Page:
“حجب hajaba.” The Hans Wehr Dictionary of Modern Written Arabic, Edited by JM Cowan, Spoken Language Services, Inc., 1994.

Haleem, M.A.S. Abdel. The Qur’an: English Translation and Parallel Arabic Text. Oxford: Oxford UP, 2010. Print.

Black Hair, Black Voice

“The men noticed…the great rope of black hair swinging to [Janie’s] waist and unraveling in the wind like a plume…”

Zora Neale Hurston, Their Eyes Were Watching God (2) 

Hair is a critical component of culture in the African Diaspora. It was always more than a mass that grew on my head, but a symbol of community. Hair styling at home often required me to sit between my mother’s knees as she pulled a comb through my kinks; styling at the salon meant observing as my mother engaged in gossip with the other ladies, found out about the latest church event, and reunited with long lost cousins. The salon and the relationships forged in the process of hair styling are in their own rite vehicles of communication– displaying love and kinship– but the hair itself has always held meaning.

Ayana Bird and Lori Tharps said it best when they explained that hair, in Black Culture, is a vehicle of communication, “a carrier of messages.” Going back as far as the 1400s, Bird and Tharps explain that Black hair has always stored, displayed and disseminated information. Particular geometric patterns of cornrows on the head or other types of braids often indicated “marital status, age, religion, ethnic identity, wealth and rank.” Braided styles, after completed, were not fleeting—they were often worn for days, even weeks afterwards. The ability to indicate, for example, marital status, could be observed on an individual woman for days at a time. Some patterns could even indicate which family a woman belonged to, which offers an instance of displaying familial pride with one’s hair. It would even be rumored that enslaved Afro-Columbians used certain patterns of braiding as maps to freedom.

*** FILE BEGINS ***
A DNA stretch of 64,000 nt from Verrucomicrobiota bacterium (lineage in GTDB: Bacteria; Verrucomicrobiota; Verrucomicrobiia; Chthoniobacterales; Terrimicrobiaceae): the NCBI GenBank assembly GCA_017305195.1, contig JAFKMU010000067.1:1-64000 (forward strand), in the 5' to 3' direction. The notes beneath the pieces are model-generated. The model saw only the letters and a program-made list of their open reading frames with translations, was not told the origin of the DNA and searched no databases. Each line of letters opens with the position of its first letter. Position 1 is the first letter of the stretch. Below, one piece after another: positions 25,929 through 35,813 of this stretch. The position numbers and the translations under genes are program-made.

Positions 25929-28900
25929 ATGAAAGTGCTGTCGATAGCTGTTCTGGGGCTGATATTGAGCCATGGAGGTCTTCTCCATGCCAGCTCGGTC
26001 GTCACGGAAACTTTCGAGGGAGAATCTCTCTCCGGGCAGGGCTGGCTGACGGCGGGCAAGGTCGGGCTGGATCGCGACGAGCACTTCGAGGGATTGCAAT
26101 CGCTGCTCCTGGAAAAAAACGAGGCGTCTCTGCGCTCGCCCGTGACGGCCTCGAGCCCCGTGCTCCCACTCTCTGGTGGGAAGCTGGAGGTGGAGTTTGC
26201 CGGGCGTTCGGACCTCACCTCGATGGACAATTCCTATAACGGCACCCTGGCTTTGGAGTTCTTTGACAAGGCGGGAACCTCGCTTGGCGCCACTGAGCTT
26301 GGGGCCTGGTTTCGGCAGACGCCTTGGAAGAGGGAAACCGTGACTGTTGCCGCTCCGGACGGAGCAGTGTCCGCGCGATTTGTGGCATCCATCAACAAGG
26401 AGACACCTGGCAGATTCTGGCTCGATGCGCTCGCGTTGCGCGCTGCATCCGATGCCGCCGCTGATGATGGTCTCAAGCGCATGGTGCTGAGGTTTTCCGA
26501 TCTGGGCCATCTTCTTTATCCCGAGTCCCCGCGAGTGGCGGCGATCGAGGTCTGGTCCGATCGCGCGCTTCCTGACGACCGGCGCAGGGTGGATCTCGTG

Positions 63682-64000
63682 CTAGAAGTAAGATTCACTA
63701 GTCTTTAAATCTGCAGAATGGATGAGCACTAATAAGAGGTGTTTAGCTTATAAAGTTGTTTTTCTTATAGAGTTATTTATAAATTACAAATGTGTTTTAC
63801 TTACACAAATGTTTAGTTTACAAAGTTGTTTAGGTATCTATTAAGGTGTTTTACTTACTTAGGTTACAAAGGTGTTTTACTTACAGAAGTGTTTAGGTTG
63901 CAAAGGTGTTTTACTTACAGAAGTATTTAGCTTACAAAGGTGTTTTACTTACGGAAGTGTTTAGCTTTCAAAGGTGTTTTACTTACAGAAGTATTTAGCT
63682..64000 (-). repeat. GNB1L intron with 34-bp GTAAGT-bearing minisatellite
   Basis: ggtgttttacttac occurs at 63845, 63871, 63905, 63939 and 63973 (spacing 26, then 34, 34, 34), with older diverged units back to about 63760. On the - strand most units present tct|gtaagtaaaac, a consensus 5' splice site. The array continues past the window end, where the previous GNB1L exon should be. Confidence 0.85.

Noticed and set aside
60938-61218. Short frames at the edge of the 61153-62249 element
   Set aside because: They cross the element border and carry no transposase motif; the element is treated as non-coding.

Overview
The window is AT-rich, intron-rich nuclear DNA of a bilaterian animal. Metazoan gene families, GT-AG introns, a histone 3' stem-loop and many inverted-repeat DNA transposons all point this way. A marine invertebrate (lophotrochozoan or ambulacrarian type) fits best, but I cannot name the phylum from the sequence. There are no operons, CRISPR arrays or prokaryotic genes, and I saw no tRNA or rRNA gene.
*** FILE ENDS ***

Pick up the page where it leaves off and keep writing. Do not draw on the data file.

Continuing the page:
Angela Davis sporting a Black Power afro

More recently, Black hair became a political statement. William Van Deburg discusses the budding Black Power Movement in Day in Babylon, stating that “during the late sixties, white American youth used their hair to make a variety of political and philosophical statements. Young blacks were not excluded from this trend.” (198) In 1966, Stokely Carmichael, in his speeches, as he urged audiences toward Black Power, a concept which centered around self-determination for Black people, he would also contribute to the Black is Beautiful movement, stating that “a broad nose, a thick lip and nappy hair is us [Black people] and we are going to call that beautiful whether they like it or not.” (201) This plea for Black people to love themselves as they were would help popularize the Afro, as well as other natural hair styles. In the midst of Black Power, natural hair styles would symbolize a commitment to unapologetic Blackness and “a statement of self-love and personal significance.” (Van DeBurg, 201) It came to indicate a break with white hegemonic cultural norms and thus an embracement of Black culture.

In 2017, statements about one’s political life can also be displayed through one’s hair. For women, in particular, it is becoming increasingly rare to find a young Black woman who regularly relaxes her hair. It seems only fair to note that as Afros and natural hair increased in popularity during the Black Power Movement, natural hair today appears to be making a comeback parallel to the development of #BlackLivesMatter. The debates around today hair sound familiar: one side argues that to chemically straighten one’s hair communicates an accommodation of white supremacy, the other argues that natural hair is just a trend– an empty symbol with no meaning. While it is possible that this moment may very well be “trendy,” it is a trend that is rooted in a legacy of politicized Black hair. It is entirely possible that it is a fad, but there is something inexplicably liberating about cutting off your relaxed hair. Freeing my hair helped me communicate the pride I felt as a Black person—it was the most basic form of self-expression and self-love as my kinks communicated to the world that I had no desire to conform to white American standards of beauty.

Beyonce and her ‘Formation’ backup dancers, sporting afros